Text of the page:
when the filesystem is in an UNMOUNTED, CLEAN state.

    The added names, when present, will be used to allow display of
    filename and full-PATH information, and use these for recovery
    and UNDELETE as well.

    Note: Filenames displayed in various places for the JFS filesystem
          are recognizable ONLY when extra information is available.
          (normally it is available in the JFS directories only.)

          In DFSee this extra info can be any of:

          - Name cache, automatically built with the SLT (and CHECK)
            This allows for full path and filenames to be generated
            whereever needed, but it DOES require basic JFS structures
            to be consistent (not damaged too much).

          - A .LONGNAME EA set for the file or Dir (June compatible)
            This allows for display of file or directorynames, but not
            always a full-path (since the parent directory is unknown)
            The mechanism is compatible with the 'June/Jresquer' tools.

          - DFSee specific 'magic' names added to the filesystem Inodes
            specifically for recovery and undelete. (CHECK -m command)
            This allows for full path and filenames to be generated
            whereever needed, and does not even require a fully intact
            JFS filesystem (some damage tolerated).

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    Press <F1> again for more help; Some options may require switching to 'Expert mode'

    



Recover THIS file ...

From main menu: Mode=JFS -> File Find/Recover/HEXedit -> Recover THIS file ...

Recover the file associated with the CURRENT sector to a recovery directory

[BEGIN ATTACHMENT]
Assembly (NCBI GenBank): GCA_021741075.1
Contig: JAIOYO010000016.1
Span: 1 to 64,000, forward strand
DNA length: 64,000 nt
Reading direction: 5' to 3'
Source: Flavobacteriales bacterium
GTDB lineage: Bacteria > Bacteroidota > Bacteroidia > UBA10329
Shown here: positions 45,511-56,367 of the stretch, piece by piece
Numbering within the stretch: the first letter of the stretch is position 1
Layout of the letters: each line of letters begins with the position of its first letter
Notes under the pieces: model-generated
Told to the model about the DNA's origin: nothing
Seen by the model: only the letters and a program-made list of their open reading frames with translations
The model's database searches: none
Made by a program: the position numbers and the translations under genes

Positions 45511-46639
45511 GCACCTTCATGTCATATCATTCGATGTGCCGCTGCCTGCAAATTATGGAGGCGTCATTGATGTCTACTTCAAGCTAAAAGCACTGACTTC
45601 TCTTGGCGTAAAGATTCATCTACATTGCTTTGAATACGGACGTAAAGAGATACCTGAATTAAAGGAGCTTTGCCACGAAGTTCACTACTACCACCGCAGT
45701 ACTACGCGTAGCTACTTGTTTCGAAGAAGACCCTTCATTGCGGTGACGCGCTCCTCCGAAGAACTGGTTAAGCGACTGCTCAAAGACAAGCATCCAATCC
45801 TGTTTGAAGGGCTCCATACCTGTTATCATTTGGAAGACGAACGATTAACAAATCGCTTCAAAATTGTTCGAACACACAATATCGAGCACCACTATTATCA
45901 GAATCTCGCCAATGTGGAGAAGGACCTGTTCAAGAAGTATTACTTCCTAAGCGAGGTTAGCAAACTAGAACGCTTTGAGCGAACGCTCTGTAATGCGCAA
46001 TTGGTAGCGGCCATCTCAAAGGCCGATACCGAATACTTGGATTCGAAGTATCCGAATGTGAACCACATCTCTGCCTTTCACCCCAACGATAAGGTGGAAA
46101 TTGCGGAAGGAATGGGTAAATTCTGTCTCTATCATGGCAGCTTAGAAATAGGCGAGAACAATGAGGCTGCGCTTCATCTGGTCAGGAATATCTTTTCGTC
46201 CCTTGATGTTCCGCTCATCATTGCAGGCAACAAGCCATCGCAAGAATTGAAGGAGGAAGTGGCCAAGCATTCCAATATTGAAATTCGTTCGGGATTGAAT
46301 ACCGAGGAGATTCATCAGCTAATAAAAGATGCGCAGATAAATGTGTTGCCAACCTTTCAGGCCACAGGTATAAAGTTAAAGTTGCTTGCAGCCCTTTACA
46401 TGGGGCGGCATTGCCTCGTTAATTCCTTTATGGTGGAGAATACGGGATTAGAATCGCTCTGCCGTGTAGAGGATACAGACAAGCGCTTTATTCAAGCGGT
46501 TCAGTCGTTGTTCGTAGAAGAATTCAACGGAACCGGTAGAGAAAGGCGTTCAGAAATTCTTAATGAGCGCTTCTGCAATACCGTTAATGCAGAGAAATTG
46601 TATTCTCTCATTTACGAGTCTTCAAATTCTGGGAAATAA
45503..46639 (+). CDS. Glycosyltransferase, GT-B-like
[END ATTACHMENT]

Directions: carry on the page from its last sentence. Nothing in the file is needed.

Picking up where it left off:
This will allow you to recover (copy) the file represented by the
    CURRENT displayed sector, also called the 'THIS' sector to any local
    or network directory on your system.

    It will prompt for a destination directory first, using the last used
    one as a default. The file will be recovered with its original path 
    appended to that to retain the directory structure whenever possible.

    The menu item will only be enabled (selectable) when the CURRENT sector
    represents a normal or deleted FILE for the filesystem involved.
    This means it has to be a type 'f' or 'z' sector, which is:

         For HPFS: an FNODE sector
         For JFS:  an INODE sector
         For NTFS: an MFT record

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    Press <F1> again for more help; Some options may require switching to 'Expert mode'

    


Find ONE file/dir by Path

From main menu: Mode=JFS -> File Find/Recover/HEXedit -> Find ONE file/dir by Path

Find info (FNODE/MFT-record etc) for ONE specified file/directory path


    This uses the specified path from the root-directory to locate
    detailed information for the file or directory for that path.
    This will be from the FNODE on HPFS, the MFT-record on NTFS or
    similar structures like Inodes on other filesystrems.

    The path and filename may contain spaces.

    When found the information will be displayed in the standard
    format as defined for the filesystem that is active.
    You can display related information like the directory entry
    or the actual file data from there using the U and D commands.

    You can also use the 'saveto' command or corresponding menu
    item 'Recover THIS file' to create a copy of this found file
    on the specified or default recovery destination
    (or use the combined menu option instead of this find :-)

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    Press <F1> again for more help; Some options may require switching to 'Expert mode'

    


Find and Recover ONE file

From main menu: Mode=JFS -> File Find/Recover/HEXedit -> Find and Recover ONE file

Find ONE file by full path+filename, and recover it to a recovery directory


    This uses the specified path starting from the ROOT to locate
    ONE specific file, and when found will issue a SAVETO command
    to recover the contents of this file to a recovery directory.

    The path and filename may contain spaces.